It's an interesting day for Nucor to report earnings, just as the trade war is going to a new level.
Nucor Corporation (NUE) retreated 1.4% to $64.67 on Thursday, despite nearly doubling revenue and earnings on steel mill product groups and in the wake of European Commission imposed tariffs on foreign steel inflows announced in the morning.
Nucor reported second quarter earnings of $2.13 per share on Thursday morning on $683.2 million in revenue, beating consensus estimates of $2.09 per share and the second highest quarterly earnings in company history, according to the results.
"The primary driver of the improved performance was our steel mills segment, which experienced higher average selling prices and increased profitability across all steel mill product groups, with the strongest profitability increase at our sheet mills," Chief Executive Officer John Ferriola said in a statement Thursday morning.
Analyst sentiment predicted Nucor to set the pace for similar steel manufacturers after the company pre-announced favorable second quarter earnings would almost double from the first quarter from $1.10 per share on $354.2 million consolidated net revenue to between $2.05 to $2.10 per share.
Reported second quarter revenue was $6.5 billion, topping slightly the consensus estimate of $6.46 billion.
Thursday is a stormy day for Nucor's earnings results.
In Washington, D.C. on Thursday, auto manufacturers, dealers and other were expected to push back against proposed tariffs on imported cars at the start of the two-day public hearings of the U.S. Trade Commission. The body is considering whether foreign car imports harm U.S. national security.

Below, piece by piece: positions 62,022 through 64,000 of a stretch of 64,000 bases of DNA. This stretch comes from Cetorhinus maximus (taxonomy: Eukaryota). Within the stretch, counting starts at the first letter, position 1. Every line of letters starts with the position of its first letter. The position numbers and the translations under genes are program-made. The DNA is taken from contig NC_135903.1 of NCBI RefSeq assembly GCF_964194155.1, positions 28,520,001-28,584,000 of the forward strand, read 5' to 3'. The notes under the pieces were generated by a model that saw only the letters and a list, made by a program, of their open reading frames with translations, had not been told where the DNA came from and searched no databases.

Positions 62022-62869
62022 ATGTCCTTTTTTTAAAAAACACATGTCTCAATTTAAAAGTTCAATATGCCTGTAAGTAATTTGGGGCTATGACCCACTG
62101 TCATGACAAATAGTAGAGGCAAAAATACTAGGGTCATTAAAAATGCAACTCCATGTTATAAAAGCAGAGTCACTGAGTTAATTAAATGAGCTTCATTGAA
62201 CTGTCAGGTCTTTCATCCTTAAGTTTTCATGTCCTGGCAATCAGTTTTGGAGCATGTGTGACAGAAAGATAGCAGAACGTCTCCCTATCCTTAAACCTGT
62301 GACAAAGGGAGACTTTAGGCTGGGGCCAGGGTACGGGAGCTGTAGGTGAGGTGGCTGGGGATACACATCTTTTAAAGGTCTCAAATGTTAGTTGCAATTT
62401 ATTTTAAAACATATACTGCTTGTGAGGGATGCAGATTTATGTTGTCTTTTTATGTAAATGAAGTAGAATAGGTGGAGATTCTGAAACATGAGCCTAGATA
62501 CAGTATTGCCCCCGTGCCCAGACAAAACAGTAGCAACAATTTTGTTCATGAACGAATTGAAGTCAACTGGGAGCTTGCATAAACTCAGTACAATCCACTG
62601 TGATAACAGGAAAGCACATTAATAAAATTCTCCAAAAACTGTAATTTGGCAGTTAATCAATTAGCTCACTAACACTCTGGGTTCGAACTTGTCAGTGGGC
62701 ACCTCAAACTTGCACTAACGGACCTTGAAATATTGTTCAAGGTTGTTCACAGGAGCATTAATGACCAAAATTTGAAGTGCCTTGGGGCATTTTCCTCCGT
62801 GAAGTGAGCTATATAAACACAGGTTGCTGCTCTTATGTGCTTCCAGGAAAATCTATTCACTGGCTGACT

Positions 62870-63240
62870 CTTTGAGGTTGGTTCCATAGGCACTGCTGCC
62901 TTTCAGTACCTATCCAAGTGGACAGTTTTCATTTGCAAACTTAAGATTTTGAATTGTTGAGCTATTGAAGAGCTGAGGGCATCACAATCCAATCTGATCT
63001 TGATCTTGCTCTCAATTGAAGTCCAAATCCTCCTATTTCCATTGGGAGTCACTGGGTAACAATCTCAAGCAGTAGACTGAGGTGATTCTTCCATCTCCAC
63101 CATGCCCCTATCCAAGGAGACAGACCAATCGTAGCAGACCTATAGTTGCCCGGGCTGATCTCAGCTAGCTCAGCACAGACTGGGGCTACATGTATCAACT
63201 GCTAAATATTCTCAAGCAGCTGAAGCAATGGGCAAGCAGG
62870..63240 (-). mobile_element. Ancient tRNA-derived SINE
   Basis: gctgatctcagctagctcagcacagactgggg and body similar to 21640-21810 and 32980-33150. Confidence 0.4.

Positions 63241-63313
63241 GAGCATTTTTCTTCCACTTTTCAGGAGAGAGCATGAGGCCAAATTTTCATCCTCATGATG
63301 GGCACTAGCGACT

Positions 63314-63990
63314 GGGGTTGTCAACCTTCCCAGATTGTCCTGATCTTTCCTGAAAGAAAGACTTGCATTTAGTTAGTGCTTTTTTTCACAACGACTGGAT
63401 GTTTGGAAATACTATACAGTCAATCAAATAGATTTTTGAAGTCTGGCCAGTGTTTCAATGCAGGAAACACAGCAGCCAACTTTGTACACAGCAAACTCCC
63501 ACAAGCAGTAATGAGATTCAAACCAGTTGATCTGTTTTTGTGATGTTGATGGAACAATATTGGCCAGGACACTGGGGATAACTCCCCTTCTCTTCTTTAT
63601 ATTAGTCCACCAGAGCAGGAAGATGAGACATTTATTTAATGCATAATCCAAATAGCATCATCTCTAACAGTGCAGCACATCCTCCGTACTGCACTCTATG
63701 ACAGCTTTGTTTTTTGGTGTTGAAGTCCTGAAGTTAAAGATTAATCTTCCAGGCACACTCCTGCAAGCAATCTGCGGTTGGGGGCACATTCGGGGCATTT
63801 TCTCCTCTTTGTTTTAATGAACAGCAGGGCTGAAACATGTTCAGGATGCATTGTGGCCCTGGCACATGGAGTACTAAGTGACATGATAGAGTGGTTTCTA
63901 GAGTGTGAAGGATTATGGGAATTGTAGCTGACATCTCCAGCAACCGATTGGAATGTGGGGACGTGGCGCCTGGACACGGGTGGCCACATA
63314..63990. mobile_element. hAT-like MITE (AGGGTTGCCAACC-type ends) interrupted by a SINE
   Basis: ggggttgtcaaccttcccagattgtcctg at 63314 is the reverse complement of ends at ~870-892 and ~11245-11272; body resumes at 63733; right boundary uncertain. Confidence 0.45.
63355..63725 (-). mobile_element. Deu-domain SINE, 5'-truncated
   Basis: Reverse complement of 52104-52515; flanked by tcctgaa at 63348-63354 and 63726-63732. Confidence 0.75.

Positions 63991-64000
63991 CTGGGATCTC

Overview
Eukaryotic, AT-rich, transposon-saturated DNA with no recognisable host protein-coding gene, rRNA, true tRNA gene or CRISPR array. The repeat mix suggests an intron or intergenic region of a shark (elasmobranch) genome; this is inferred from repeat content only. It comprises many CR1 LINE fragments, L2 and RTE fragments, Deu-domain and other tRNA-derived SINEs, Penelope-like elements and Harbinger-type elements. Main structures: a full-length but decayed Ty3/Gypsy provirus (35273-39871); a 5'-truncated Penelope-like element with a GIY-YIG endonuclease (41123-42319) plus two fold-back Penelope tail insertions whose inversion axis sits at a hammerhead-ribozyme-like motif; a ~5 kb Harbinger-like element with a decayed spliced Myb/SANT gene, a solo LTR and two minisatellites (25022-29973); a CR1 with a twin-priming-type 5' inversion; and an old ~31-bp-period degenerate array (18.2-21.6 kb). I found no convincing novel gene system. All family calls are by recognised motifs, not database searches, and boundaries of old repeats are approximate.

The NYSE Arca Steel Index has risen 1.1% in yesterday's trading, as many steel producers face increasing pressures in escalating global trade war.
Also on Thursday, European Union is introducing tariffs of 25% on U.S. steel and aluminum imports. The tariffs will only apply to amounts in excess of the average of the last three years. The tariffs are a direct response to measures enacted by President Donald Trump's trade commission in June of 25% on imported steel and 10% on aluminum. The European measures apply to 23 steel product categories.
In the long term, the steel names could prove resilient, according to analysts.
Still, steel and downstream stocks could be a relatively robust area of the metals market where lower near term base metal prices and higher near term domestic metal prices might hurt earnings, says Goldman Sachs equity analyst Matthew Korn wrote in a note last week.
Korn raised his domestic steel price projections 2H18 to an average of $855/ton HRC vs $920/ton spot and $659/ton rebar vs $698/ton spot price.
Morgan Stanley analyst Piyush Sood wrote that executives from the steel industry expected a stable outlook for steel prices through the fall and then some seasonally related weakness in the fourth quarter.
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